How to Migrate Out of Gmail and Reclaim Your Privacy

How To Leave Gmail Reclaim Privacy Hero

Gmail, just like all Google products, is terrible for your privacy. It’s also just about the best webmail service you can find. So most of us are willing to put up with some data mining for the sake of spam-free email that’s easy to read and send. But as tech companies like Facebook have repeatedly fumbled the privacy football, users are growing uncomfortable with the privacy they’ve surrendered, all in exchange for social media and communication platforms.

While Google says they stopped scanning user emails in 2017, they still permit third-party apps to scan your emails when approved by the user. If you’re starting to think about migrating out of Gmail, here’s the easiest way to separate from the Google mothership and reclaim your privacy with the least amount of pain.

1. Establish a New Private Email Address

Make sure you select an email service that respects your privacy. There’s a very good chance you’ll need to pay for that respect. Nearly all free webmail services we know of use the data from your email for advertising purposes. The only free accounts we’ve seen that don’t siphon data are the trial-sized accounts for more private services, but those won’t be robust enough to serve as a primary email account. We recommend you check out ProtonMail for safe email outside the territory of the Five Eyes.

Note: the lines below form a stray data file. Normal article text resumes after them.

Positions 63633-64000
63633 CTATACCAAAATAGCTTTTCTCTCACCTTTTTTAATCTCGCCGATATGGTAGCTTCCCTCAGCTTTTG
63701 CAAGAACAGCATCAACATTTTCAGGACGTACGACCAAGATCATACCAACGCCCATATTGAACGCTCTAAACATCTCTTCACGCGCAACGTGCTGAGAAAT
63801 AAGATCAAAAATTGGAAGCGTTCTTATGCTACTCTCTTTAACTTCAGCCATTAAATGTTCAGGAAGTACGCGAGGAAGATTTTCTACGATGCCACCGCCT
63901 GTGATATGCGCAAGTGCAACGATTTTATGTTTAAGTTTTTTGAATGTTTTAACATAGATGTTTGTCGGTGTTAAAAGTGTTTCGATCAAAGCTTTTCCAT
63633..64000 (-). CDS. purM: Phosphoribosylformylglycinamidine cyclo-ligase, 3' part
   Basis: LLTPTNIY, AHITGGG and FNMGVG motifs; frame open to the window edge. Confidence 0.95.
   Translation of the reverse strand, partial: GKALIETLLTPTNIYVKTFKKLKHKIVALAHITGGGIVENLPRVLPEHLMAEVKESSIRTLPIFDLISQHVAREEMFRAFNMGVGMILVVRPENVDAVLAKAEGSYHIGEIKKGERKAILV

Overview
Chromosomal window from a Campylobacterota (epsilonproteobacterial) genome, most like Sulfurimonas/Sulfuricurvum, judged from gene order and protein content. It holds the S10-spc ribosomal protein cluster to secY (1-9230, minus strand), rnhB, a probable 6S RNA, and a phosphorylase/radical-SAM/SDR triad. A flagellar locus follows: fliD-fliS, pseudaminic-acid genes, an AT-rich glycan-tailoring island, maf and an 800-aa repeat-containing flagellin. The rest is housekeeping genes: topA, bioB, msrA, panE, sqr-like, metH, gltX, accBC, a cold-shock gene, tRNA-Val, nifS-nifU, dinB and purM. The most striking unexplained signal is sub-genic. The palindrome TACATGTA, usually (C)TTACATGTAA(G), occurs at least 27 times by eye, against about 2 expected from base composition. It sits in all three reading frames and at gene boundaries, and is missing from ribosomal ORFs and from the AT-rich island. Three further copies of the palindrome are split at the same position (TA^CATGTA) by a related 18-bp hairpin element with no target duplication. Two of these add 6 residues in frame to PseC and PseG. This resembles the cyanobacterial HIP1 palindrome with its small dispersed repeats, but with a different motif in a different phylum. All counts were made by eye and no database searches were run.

2. Forward Specific Mail from Your Old Address (with a Proxy, Optionally)

If directly sharing your email with Google bothers you, set up an anonymous account on another service and use it like a proxy. As long as you trust the service to erase the records of your communications once forwarded, you’ll have nothing to fear.

1. Click on the cog in the upper-right of your Gmail homepage and select “Settings” from the drop-down.

How To Leave Gmail Reclaim Privacy Set Forwarding Address 1

2. Click “Forwarding and POP/IMAP” at the top of the page.

How To Leave Gmail Reclaim Privacy Set Forwarding Address 2

3. In the first section, “Forwarding”, click the radio button next to “Forward a copy of incoming mail to” and enter your forwarding address.

4. In the second drop-down under “Forwarding,” choose “Delete Gmail’s copy.”

5. Click “Save Changes” at the bottom of the page to commit to your changes.

3. Change Email Addresses for Web Accounts

This is the most tedious step: You’ll want to change your login email for any accounts that use your Gmail. If you don’t, you’ll need to keep the Gmail account active perpetually for the sake of forgotten password emails. Of course, you can do that. An empty inbox doesn’t give Google any meaningful data about your life, but a trickle of newsletters and outdated autocomplete addresses will likely make sure your email account receives at least some mail for as long as its active.

The longer you’ve used the account, the more difficult it will be to shut off all incoming emails. Even if you unsubscribe from everything with perfect diligence, email list suppliers won’t just stop selling your address. The interest-based lists you end up on can be a rich source of information for Google about events it might not have been able to capture otherwise.

4. Migrate Third-Party Google Account Sign-ins